JCL Blog

One Example of Irrational Exuberance Meets the Cloud

Disclosure:  My company competes with Salesforce.com from time to time, but our product is a niche extension of what SFDC does and we have never claimed to be a replacement for their product.  I doubt Mark Benioff has ever even heard of our 150 person company.  This post can be read as negative on Salesforce.com -- buy my point is on the irrationality of the stock market more than on the performance of the company.  Salesforce.com has done a great job blazing a trail in our industry.  

Salesforce.com recently released their earnings and the trends I pointed out in my posting: Sales vs Engineering continue.  In short it is another impressive performance.  Growth, profits, and one amazing P/E!  At Friday's close the stock was trading at a price earnings ratio of 114.5!  Yow!  The industry is listed at 21.8 and the S&P 500 at 20.5.  I know there are some irrational investors out there but I just don't get this -- Salesforce.com trades at five times the P/E of the rest of the industry.  No less than 14 analysis have the stock at a strong buy, 4 at moderate, and 14 at hold.  Not a single analyst in the sell column.  

I suppose the logic must be to pay in advance for growth.  A quick look at the articles referencing Salesforce.com from this last week alone and you would think CRM was just getting started and the buy ratings are based on the incredible growth.  I just don't see that either.  It is true that salesforce.com is highly scalable because it offers hosted software and adding a new customer does not cost them much in terms of manufacturing cost.  However, the thought that this cost is lower than other software companies is not true.  Sure they don't have to ship anything -- but neither do any other software companies.  The cost in added bandwidth required for a new customer of a hosted solution like Salesforce.com probably exceeds the cost of delivering an executable over the web as typical software companies do now.  The whole industry operates on a very low marginal cost for adding another customer.  Once the software is developed all software companies (yes Salesforce.com is a software company) keep 90%+ of each additional dollar.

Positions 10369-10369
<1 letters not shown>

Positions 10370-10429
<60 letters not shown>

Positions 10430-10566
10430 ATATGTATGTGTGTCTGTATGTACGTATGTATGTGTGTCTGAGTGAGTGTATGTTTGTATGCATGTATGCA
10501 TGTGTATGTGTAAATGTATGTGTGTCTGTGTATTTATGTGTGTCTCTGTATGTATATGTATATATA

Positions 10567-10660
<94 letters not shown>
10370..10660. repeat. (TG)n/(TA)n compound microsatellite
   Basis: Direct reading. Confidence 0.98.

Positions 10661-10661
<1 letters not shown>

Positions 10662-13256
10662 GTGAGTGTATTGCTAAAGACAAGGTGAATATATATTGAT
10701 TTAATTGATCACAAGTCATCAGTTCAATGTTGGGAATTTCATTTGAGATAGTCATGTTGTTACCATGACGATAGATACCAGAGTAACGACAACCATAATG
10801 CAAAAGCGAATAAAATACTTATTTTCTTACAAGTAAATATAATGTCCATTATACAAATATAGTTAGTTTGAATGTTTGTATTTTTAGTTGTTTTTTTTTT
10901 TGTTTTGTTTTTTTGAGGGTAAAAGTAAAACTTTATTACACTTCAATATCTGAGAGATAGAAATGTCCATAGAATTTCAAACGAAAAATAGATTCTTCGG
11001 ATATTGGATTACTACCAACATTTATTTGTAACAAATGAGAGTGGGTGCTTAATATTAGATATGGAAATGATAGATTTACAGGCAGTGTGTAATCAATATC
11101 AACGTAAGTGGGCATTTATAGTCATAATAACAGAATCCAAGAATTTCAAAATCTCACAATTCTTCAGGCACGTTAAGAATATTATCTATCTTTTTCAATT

What matters then is the cost of selling.  When your product is nearly free to produce, the biggest expense is either R&D or Sales.  And Salesforce.com takes the cake in high sales cost.  Salesforce.com spends 50 cents of every dollar it takes in on selling costs.  This has been the case from the very beginning.  The fans must argue that awesome growth costs money and when Salesforce.com decides to slow growth, they will be able to radically reduce sales spending and the profits will skyrocket.  So let's dig into that thought a bit.  Over the past three years the company has had an impressive growth rate.  Even now, growing at over 20% per year is impressive.  But 2008 was 50% over 2007 and the deceleration is steady however you run the numbers.  All the while the sales spending is keeping pace with the growth -- last quarter it was 48%. 

Here are some other interesting ratios:

  • Salesforce.com spends 5 times as much on sales as it does on research and development.
  • Salesforce.com spends $2.50 on sales for every $1 increase in revenue.
  • Salesforce.com spends $170,000 on sales per employee per year -- that is every single employee in the whole company.

In the last earnings release conference call Salesforce.com indicated that growth will be declining further to 17% and they are continuing to hire more salespeople.  So the cost of new business acquisition is going up even further.

So here is what I conclude.  High sales cost is heroin.  If you stop doing it there will be serious consequences.  The only logical explanation for the steady investment of 50% of revenue on sales is that no economies of scale in selling have emerged.  This company sells to the enterprise and enterprise selling is hard and expensive work.  It is not like consumer companies that go viral and all of the sudden the product starts selling itself.  They spent $600M last year to produce 20% growth and in 2008 they spent $375M to grow 50%.

So while it is possible that no new competitors will come on the market, no setbacks to cloud computing in general will occur, and Oracle and Microsoft will continue to give up marketshare, I have to think that this valuation is about as good as it is going to get for Salesforce.com. I think even Salesforce.com agrees in that last year they took advantage of their incredible market cap to raise $500M in debt and now sit on a $1.7B pile of cash.

More on Disclosure of my interests:  I do not hold and of Salesforce.com's stock nor do I hold a short position.